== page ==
Fabien-Pieere Nicolas SmartNews“Apple’s App Store created a dramatically different app discovery experience compared to earlier attempts by Nokia and others. By providing an easy-to-navigate experience with defined design guidelines, Apple empowered developers to easily reach millions of users globally. This democratization of app discovery has lead to huge opportunity and wealth for developers around the world.

U.S. tech leaders have benefited from this global reach, but now many Asian companies in Japan, China, and Korea are able to expand to the West. To support this, Apple’s review process offers a safe environment for both consumers and developers by protecting brand IP from copycats at home and abroad.”

Winnie Wen – Director of User Acquisition, Jam City

Winnie Wen Jam City“We’ve watched the App Store evolve from a closed ecosystem of pre-installed apps to an open market space which favored early developers as they had the first mover advantage with minimal competition and a captive audience; segue to the present, where it has become extremely competitive due to over saturation. It is now difficult and costly for developers to acquire a qualified user and even after acquiring users, there’s the challenge of retaining since there’s always something new and shiny. As a result, user acquisition, too, has evolved and matured from bursting strategies to strategic performance marketing. I’m eager to see how the industry will continue to evolve as we balance the challenges of oversaturation and organic app discovery.”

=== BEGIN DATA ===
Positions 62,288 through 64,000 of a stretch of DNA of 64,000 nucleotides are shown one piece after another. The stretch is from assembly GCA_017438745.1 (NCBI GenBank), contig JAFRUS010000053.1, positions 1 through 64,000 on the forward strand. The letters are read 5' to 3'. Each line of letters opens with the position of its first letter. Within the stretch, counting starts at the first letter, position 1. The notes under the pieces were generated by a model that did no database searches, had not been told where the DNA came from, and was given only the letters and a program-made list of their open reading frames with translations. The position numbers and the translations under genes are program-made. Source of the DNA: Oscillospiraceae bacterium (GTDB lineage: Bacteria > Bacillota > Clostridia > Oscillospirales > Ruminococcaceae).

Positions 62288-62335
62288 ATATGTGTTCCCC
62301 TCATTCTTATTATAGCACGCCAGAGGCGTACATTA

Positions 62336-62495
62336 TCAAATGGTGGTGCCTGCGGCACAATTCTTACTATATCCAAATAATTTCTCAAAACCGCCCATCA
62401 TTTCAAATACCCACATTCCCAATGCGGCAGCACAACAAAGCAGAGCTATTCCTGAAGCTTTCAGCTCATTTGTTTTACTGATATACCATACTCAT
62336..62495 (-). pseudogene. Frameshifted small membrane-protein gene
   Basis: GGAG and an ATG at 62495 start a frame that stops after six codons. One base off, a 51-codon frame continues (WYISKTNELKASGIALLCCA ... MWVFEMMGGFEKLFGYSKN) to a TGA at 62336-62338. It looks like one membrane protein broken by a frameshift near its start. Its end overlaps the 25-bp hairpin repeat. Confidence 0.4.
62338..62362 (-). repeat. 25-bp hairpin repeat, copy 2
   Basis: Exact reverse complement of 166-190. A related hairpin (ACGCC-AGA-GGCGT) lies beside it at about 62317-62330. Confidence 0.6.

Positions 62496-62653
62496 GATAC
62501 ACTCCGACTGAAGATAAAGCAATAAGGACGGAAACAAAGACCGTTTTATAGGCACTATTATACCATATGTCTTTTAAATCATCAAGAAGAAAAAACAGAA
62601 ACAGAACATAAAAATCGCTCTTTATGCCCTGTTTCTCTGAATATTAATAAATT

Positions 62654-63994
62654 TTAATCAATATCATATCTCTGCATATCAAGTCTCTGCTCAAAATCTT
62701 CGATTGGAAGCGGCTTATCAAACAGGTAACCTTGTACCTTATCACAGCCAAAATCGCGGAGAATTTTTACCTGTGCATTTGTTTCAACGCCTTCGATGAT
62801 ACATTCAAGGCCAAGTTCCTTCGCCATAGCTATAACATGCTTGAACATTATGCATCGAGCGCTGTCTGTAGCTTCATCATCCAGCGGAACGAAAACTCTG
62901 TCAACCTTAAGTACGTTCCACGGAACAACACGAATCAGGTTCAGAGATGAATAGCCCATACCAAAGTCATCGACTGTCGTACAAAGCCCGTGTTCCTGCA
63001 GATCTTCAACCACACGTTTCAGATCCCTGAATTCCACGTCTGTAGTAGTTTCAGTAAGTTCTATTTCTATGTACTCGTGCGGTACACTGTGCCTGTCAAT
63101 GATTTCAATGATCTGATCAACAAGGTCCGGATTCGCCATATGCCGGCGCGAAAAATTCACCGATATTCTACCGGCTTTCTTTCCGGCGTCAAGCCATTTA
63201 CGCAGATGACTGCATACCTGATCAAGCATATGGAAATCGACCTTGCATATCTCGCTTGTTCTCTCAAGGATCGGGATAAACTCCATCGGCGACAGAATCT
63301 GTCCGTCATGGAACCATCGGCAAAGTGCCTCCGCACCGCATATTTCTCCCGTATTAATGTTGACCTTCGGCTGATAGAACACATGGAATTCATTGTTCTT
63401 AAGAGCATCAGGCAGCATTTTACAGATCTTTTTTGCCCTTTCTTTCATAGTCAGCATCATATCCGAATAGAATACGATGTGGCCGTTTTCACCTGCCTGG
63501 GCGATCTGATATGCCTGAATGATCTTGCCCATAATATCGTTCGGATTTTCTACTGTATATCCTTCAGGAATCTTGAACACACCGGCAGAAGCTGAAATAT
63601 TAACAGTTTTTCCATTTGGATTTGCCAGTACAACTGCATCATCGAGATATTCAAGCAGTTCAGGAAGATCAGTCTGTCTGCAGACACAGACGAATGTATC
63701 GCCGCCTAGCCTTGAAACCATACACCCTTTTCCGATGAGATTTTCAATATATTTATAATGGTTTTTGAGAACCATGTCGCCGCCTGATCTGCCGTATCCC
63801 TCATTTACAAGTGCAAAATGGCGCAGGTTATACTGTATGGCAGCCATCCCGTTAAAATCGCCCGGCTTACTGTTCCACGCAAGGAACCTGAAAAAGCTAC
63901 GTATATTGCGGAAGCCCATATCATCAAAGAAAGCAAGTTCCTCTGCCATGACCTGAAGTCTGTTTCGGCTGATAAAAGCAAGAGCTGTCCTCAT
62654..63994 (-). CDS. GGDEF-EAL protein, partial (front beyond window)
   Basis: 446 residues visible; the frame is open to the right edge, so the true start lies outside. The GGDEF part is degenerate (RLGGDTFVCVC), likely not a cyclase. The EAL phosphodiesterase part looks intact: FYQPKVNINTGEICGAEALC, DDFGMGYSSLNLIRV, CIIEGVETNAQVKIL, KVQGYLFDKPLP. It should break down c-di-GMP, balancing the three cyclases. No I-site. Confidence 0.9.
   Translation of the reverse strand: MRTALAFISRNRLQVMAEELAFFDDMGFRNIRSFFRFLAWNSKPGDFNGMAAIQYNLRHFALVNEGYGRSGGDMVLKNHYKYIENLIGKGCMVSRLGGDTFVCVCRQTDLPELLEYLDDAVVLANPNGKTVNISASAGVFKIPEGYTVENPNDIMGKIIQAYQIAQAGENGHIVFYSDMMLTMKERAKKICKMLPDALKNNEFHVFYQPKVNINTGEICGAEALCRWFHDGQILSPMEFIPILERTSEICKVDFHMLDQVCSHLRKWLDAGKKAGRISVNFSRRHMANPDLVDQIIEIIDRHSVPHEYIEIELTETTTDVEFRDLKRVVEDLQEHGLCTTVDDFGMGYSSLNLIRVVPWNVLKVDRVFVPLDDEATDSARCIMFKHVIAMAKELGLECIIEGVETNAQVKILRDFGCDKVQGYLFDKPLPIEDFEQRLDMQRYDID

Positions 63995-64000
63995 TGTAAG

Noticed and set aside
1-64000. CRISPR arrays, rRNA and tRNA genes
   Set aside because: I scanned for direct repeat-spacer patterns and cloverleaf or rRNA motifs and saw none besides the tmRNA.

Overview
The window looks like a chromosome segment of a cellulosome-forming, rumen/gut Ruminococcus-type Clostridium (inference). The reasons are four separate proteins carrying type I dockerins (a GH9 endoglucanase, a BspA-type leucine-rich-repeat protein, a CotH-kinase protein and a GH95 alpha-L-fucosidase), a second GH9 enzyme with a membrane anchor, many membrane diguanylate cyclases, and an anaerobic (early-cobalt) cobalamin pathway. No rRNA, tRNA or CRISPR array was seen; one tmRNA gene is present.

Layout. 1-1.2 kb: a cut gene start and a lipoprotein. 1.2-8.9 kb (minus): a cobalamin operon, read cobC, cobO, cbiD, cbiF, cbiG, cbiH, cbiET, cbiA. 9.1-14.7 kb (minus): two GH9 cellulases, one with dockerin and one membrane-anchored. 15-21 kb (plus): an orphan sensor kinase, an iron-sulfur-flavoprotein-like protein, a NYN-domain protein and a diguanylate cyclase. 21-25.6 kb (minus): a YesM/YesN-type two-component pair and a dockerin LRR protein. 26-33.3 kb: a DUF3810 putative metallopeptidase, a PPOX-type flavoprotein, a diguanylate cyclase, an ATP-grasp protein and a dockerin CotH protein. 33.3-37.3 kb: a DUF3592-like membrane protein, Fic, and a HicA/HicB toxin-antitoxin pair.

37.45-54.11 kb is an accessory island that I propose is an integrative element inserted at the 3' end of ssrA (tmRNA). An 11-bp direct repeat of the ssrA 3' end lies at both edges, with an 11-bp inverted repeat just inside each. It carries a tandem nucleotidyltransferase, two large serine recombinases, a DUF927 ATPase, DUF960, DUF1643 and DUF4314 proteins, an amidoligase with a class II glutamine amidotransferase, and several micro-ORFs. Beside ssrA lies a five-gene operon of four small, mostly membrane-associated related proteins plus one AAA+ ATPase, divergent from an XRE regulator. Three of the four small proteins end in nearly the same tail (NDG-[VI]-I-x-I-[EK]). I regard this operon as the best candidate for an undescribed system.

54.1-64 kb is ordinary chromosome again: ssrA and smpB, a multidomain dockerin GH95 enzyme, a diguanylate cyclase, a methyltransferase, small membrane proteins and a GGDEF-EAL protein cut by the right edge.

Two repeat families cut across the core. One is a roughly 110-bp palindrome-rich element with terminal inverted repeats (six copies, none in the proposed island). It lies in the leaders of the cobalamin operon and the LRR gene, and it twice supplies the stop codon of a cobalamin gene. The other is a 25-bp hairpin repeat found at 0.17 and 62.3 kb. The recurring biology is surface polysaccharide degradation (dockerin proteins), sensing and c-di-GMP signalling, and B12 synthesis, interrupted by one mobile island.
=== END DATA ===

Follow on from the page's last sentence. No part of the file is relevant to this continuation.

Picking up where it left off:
Anne Nguyen – M.S.Ed in Communication Sciences and Disorders

Anne Nguyen M.S.Ed Communication Sciences and Disorders“While games and entertainment apps may get most of the spotlight, the App Store has had a profound impact on education and therapy. Before the App Store, software for education and therapy was prohibitively expensive and intimidating. By offering software on hardware that people already use like the iPhone and iPad, therapy apps have become much less intimidating, more creative, and effective. The App Store has opened up access to therapy tools to the masses, which complement existing methods and tools. Furthermore, clinicians themselves have a new medium to create and distribute apps that bridge the gap between a clinical setting and the home.  

Developers are recognizing that people are now learning and communicating in different modalities. Literacy, for example, is not limited to hardback books and writing on paper. We have social media access in virtual classrooms you can join by downloading an app. You can get tutoring in any subject from kindergarten through college. There are apps that teach parents how to foster language development at home. In schools, there’s a push to be competent with technology. We’re teaching our children how to multitask and to be resourceful. In therapy, rehabilitation focuses on using technology because it acts as a way to compensate for any physical or cognitive abilities. It’s a powerful outlet that helps people connect and learn skills they have previously lost, and the App Store has had a profound impact making these tools accessible.”